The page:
Nurses should be aware of the phenomenon of breast implant-associated anaplastic large cell lymphoma.
Although occurrence is rare, individuals who undergo breast implantation have an increased risk of developing breast implant-associated anaplastic large cell lymphoma (BIA-ALCL)—a type of non-Hodgkin’s lymphoma.
Since this disease is not well-studied yet, the Food and Drug Administration (FDA) has provided medical device reports (MDRs), also known as adverse events reports, and medical literature estimates related to risk. In addition, the agency has released an update on its current understanding of the disease.
Since its last public update in March 2017, the FDA announced it is aware of 414 total cases of BIA-ALCL, for which studies estimate that the lifetime risk of developing the disease for those with textured breast implants ranges from 1 in 3817 to 1 in 30,000.
The FDA is not changing its recommendations regarding breast implants as of this report, but it will continue to track news and studies going forward.
"We’ve been working to gather additional information to better characterize and quantify the risk so that patients and providers can have more informed discussions about breast implants,” said Binita Ashar, MD, director of the division of surgical devices in FDA’s Center for Devices and Radiological Health, in the report.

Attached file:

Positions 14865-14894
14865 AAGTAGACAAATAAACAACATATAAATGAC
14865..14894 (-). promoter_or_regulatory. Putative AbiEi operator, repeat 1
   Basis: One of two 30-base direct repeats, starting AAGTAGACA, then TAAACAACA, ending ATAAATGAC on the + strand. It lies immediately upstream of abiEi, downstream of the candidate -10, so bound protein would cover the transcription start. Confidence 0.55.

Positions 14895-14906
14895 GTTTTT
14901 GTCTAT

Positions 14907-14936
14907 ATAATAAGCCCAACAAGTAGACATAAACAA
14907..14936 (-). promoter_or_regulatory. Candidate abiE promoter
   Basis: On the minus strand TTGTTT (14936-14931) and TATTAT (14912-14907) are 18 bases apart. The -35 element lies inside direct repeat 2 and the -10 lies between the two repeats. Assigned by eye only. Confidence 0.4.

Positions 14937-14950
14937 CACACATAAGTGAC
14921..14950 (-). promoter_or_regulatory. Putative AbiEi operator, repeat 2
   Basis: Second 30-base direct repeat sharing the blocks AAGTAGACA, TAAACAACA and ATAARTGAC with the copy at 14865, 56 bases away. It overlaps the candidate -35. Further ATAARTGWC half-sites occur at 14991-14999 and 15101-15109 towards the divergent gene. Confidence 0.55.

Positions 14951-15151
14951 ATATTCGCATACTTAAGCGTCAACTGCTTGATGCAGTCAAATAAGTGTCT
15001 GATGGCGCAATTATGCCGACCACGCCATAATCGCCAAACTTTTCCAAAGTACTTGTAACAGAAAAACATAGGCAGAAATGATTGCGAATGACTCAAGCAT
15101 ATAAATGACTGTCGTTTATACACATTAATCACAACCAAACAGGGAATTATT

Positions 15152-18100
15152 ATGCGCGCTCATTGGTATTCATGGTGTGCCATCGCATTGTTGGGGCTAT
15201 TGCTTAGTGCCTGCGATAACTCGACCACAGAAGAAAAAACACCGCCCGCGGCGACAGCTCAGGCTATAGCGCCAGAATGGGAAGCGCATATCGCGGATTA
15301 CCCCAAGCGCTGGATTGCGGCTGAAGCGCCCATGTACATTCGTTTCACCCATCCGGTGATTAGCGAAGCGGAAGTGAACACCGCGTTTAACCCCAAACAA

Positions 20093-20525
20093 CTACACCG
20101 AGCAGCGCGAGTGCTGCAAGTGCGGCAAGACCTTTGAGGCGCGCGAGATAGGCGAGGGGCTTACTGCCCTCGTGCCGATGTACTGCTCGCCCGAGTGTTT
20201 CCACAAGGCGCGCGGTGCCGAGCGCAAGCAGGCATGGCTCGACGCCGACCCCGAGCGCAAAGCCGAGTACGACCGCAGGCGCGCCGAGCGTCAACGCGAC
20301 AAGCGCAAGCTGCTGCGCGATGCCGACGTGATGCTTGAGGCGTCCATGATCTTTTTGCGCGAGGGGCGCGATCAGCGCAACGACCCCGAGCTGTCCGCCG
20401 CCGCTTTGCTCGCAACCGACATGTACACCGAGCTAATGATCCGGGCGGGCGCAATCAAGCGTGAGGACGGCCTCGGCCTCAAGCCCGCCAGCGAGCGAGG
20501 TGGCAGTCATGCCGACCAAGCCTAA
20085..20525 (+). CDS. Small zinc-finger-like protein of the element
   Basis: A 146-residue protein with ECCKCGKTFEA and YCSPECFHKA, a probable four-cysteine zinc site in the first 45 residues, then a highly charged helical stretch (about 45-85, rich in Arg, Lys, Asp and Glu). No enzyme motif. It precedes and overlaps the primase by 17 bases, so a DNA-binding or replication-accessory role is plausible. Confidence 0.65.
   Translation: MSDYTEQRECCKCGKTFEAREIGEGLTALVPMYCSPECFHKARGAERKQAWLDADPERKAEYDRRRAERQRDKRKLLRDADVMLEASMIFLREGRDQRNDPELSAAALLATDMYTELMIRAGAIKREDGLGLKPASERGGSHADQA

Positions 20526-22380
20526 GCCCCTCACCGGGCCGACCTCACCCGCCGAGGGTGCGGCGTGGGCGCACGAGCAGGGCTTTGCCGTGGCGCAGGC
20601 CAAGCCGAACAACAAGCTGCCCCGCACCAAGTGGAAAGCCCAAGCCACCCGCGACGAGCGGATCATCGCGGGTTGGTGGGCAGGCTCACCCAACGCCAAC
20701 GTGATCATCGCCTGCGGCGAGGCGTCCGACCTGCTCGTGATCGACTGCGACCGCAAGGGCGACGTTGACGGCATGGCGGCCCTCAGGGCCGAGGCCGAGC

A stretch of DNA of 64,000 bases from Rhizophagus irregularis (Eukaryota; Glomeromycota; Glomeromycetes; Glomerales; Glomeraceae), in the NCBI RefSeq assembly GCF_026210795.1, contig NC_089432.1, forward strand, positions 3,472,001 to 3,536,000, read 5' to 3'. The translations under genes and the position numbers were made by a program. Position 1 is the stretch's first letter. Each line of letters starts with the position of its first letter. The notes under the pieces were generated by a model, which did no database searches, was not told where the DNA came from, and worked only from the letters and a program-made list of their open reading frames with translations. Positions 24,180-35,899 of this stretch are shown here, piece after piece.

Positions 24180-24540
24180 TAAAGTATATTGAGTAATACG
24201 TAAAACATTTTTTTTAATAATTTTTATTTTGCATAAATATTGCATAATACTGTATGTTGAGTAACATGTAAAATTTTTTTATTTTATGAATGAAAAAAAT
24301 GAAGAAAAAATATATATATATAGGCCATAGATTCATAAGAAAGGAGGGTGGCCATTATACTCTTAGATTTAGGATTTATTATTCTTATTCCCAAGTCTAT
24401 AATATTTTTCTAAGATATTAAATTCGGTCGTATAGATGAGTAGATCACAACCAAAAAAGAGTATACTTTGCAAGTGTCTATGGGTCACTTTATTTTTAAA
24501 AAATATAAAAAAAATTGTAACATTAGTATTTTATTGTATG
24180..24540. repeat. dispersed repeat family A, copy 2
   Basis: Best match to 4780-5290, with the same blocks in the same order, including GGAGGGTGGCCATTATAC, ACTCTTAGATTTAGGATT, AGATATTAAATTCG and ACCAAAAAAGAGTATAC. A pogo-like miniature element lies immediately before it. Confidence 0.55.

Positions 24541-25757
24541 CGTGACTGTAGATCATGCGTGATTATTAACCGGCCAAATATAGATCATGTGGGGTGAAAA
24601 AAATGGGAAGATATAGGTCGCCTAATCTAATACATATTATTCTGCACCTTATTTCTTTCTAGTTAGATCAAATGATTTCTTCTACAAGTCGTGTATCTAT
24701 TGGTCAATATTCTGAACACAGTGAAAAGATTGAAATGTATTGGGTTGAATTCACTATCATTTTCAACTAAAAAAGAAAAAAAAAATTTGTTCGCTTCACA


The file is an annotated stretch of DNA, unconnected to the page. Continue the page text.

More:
Nurses who work with patients with breast cancer who are considering breast implants need to be aware of the risks of BIA-ALCL. Ashar shared that the FDA hopes the update “prompts providers and patients to have important, informed conversations about breast implants and the risk of BIA-ALCL.”
“We remain committed to working in partnership with all stakeholders to continue to study, understand and provide updates about this important public health issue," she wrote.
The FDA is updating the content and format of its breast implant post-approval studies web page to make current information about these important studies easier for patients to read and understand.
The report noted that “choosing to obtain a breast implant is a very personal decision that patients and their providers should make based on individual needs and with the most complete information about risks and benefits.”